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FREE COUPON
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PRICES COOO THURS
AUC. 23 thru WED. AUG 29
AT All STORES FROM
FT. FIERCE TO KEY WEST
80 ONE
a- MM
GET ONE
FREE E
TO
10 COUNT ENVELOPE FOIY IAC
REDEEM ONE OR All COUPONS
WITH THE SAME S7 ORDER
OR MORE OF OTHER PRODUCTS
EXCLUDING CIGARETTES
AND FREE COUPON ITEMS.
TIDE SS PANTRY PRIDE
LAUNDRY DETERGENT 5 ICED TEA MIX
U.S.D.A. CHOICE FRESH VALLEY
Beef Rib Steak
SMALL END BONELESS
i"-"*! $949
IS.
3
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U.S.D.A. CHOICE FRESH VALLEY
REEF HADE
FLORIDA SHIPPED
Premium Fresh
L0TS4 CHICKEN

>3 ARE AST QTRS
WITH BACKS
3 LEG QTRS
WITH BACKS
3 GIBLET PKGS
n
U.S.D.A. CHOICE FRESH VALLEY BEEF CHUCK
Shoulder Steak-^17?
U.S. CHOKE FRESH VALLEY
BEEF CHUCK BONELESS
Shoulder
ESS J10"*
E=3$169
IB.
U.S. CHOICE FRESH VALLEY
BEEF BLADE
Chuck Roast
$139
IB.
Kt RBI IBB II _
Fryer Quarters .....u. 69
ham a ioii
Cornish Hens_____u 79
CAM -IOZIM
Turkey Drumsticks .tV
Turkey Burger........_u. *1*
W 1 CMOKI IMSM lllll' [J-J 111.)
Beef Stew________u. $1M
MW IHUNt IIOZIM IOAS1
Lamb Shoulder___u. $109
f Afttf '! FROZE*
Steak-Umm's 2 ft $549
caivoima cats* amo oumcmt eim.
Hearts______2 J.69'
Chuck
Steak
M49
IB
1
FRESH-BRIGHT t LEAN
Ground Chuck
2 TO
3 IIS.
4189
1
IB.
ONf
79*
AM
Jumbo Towels
NOITMllN WMRTI Ot AiSOt'C
Bath Tissue 4 SS 99*
ASSOt'lt PlAVOtS
Hawaiian Punch tS 65*
CHIN ClAMT mOU HIMi
NibletsCorn SS 39*
BBM I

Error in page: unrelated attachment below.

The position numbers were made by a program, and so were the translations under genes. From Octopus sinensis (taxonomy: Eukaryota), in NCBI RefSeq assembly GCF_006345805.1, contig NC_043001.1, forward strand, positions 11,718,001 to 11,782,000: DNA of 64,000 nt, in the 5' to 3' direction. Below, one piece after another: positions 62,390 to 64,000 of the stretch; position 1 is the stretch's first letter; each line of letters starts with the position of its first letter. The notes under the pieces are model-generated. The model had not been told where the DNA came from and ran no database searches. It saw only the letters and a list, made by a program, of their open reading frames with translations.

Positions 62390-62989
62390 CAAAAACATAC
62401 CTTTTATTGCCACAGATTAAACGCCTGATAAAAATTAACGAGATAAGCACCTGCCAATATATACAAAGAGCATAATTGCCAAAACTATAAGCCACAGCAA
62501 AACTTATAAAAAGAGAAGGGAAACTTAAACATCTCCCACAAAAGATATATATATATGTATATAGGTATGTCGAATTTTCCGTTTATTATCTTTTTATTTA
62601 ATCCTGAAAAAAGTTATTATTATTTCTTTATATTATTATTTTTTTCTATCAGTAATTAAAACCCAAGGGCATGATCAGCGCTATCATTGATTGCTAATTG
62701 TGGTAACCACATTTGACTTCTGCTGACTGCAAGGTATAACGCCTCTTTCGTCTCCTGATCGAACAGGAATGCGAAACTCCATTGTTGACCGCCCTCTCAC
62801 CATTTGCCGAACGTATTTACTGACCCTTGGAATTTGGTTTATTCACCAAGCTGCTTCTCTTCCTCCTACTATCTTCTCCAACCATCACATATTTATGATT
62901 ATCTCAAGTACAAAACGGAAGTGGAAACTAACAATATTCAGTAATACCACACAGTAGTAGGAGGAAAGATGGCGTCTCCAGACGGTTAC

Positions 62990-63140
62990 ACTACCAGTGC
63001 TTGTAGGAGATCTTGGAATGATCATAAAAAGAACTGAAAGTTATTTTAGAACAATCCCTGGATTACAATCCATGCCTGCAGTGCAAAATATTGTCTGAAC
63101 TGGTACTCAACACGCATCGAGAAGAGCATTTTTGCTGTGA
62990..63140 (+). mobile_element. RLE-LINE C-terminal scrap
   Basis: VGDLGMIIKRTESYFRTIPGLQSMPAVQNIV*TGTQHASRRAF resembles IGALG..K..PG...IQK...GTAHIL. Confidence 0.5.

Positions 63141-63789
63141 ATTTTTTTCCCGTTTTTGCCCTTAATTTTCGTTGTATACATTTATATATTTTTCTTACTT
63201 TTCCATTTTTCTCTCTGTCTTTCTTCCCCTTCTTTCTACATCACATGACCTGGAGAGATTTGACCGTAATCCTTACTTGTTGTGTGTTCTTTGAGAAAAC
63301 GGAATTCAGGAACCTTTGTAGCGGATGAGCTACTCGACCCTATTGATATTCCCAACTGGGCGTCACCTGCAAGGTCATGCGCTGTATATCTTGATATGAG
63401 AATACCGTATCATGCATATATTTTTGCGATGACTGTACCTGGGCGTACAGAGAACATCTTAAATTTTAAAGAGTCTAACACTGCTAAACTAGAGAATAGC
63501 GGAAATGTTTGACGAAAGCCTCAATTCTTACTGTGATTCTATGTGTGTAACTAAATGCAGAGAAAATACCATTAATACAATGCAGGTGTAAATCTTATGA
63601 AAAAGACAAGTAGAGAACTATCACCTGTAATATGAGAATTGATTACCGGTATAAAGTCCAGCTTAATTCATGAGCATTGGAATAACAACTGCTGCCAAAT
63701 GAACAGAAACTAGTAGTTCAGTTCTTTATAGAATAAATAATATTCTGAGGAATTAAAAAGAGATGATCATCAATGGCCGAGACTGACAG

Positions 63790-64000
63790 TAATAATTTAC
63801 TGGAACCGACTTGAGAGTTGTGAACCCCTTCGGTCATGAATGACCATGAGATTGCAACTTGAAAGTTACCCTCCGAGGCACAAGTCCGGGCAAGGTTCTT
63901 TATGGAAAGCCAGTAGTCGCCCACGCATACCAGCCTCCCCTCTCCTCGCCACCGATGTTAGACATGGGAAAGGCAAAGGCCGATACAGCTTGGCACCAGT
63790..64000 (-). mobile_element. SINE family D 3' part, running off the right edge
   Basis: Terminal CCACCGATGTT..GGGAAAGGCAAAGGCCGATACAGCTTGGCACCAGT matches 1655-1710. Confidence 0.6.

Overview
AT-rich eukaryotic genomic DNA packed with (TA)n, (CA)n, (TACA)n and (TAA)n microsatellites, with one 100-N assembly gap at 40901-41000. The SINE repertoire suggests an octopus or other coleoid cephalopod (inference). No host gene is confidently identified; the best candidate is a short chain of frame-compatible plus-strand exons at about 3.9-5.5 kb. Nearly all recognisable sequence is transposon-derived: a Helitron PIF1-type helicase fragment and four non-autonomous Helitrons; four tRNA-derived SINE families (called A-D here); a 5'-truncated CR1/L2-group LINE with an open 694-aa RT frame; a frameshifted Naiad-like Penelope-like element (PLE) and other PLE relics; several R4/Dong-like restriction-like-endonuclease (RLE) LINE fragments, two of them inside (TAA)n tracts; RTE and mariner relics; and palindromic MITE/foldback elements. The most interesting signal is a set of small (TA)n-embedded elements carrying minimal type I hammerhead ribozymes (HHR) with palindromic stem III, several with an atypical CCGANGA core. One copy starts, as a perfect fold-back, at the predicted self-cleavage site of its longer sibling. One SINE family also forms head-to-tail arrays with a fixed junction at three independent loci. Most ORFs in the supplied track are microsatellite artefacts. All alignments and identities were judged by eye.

Brown Mustard 22 69*
MOtSTUClIIMC
Caress Soap 2V.ti* 89*
5' S MTU6IMT
Lux Liquid 'if.1 79*
CAIUIU
Panty Shields <% M73
5 .:69<
RICH AND FLAVORFUL
Extra Large 27 Size
CANTALOUPES
MBS III "IOIIM UTTll IAIS
Corn on Cob 8 A 99*

.iCMTT M>CM IIOZIN CMOCOlAn
Cream Pie__
ASSOCtW >IA05
Sealtest Sherbet SSSJ
SAtWTO 'tOZlM
Cheese Pizza
$179
FULL OF JUICE AND FLAVOR
PICK FROM A LOOSE DISHAY
Nectarines
2
$
Stxoiu "Deli "DtpvttmtMl
M' AT STOMS atiIh Ul.<| OU> COUNtll
Aa MATS 1 CHUM U1CI0 IO OlOfl
THORN APPLE VALLEY
Liverwurst
U >. MO I A
Potatoes _5
'* niM SMO-wMn
Cauliflower ma. 79*
>i MASl CHIN
Cabbage-----------u 1 4*
KM M tUNIIALS LAIM 14 UZII
Fla. Avocados ..59*
AKI O* MASM
Yellow turnips-a. 19*
U.l. MO I All lutlOU '*** *OU OWM
Yellow Onions .21*
o uiom* ami rants > iM
jEggplants-------. 29*
I run iMswiiriMO M.nnun
Juice........ ,, $lw
CAl VO II.MO VI1U Al C .
Large Prunes ^.79*
'IS- CUT SSOITID COtMl HOKII
Bouquet *.*! **
tiot
Egg Bread .......2 VS,r95*
RANTiT FIlM
AUNTIANNT
Apple Strudel__SS 89*
"' MUM IKNK A HAM
Hot Dog Rolls
AMUt HICH XNK HAMIMCfl OI
JS 49*
99
SUGAR FREE TAB. FRESCA SPRITE,
MR. PIBB OR REGULAR SPRITE. MR. PIBB OR
COCA-COLA
TROPICANA
GRAPEFRUIT CCv
juice rssDO
ami.. MIM NATUtAl JIICID J
Swiss Cheese US 99*
AMT>* 101
07
SIC
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II
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Turkey Roll__
AUCUSI IIO'MIS
Jewish Rye____Sff 65*
AIMCMO
Chickens_____
1"
HIHIW UIKWU 10
Salami
IIIWT I
MAVU Sl*
----II
Potato Salad.
1
59*
PACK
12-OZ.
CANS
Nof Available in ft pierce
PANTRY PRIDE ALL GRINDS
COFFEE
Cream Cheese
KtAII NfUfCHATft
Cream Cheese___!S8
KMMN C04OMJD CMWAI
Longhorn________IS
69*
75*
Ml
& 75(
SIVE YOUR PINK REGISTER TAPES FOR
iaii loumi .
Margarine____
aniit MM MIAT OI 1 4f
Beef Bologna_____*.
WHCHfOtSMAtS ....
Claussen's Plcklee0yA",r
okai math Mai oa mm ...
Bologna__________ M*
Salami or Bologna&'l"
.Mil.CAM lOWMI AO
Franks_________SS *!**
/
777?
TWIN SHEET
YYITH "JSO IN
PINK TAPES

All SEASON NON AllERGENIC
THERMAL BLANKET
FREE
Sealtest
COTTAGE CHEESE
I WITH 'ISO IN
PINK TAPES
'ALSO AVAIL ABIE
IN DOUBLE OUf EN
AND OK SIZE
SHfETS CHOOSE FROM
THREE COLORS IN
SHEETS AND MATCHING
PILLOWCASES.
ITEM PINK TAPES ITEM
PINK TAPES
OFFER ENDS OCTOBER 17. \m
TWIN SHffT
DOUBLE SHEET
QUEEN SHEET
KING SHEET
JSO
'325
'ISO
'SSO
REG PILLOWCASES hi. ,
KING PILLOWCASES -co.
THERMAL BLANKET
PIUS SALES TAX
MS
27$
'JSO
PLAIN
AND
FLAVORS
12-OZ.
CUP
',TT!C
FOR HKl DETAILS VISIT TOUR NEARBY PANTRY PRIDE TODAY
ITEMS ALSO AVAILABLE WITHOUT TAPES AT SPECIAL PRICES
RICH'S SLICED
Chicken Breast te*l
09
pk*.
Wl BJBflM THE RIGHT TO MS* QUAMTmtS. NONE SOU) TO OCAUBS. NOT BBSPOMEBU FOR TVPOGBAPNKAl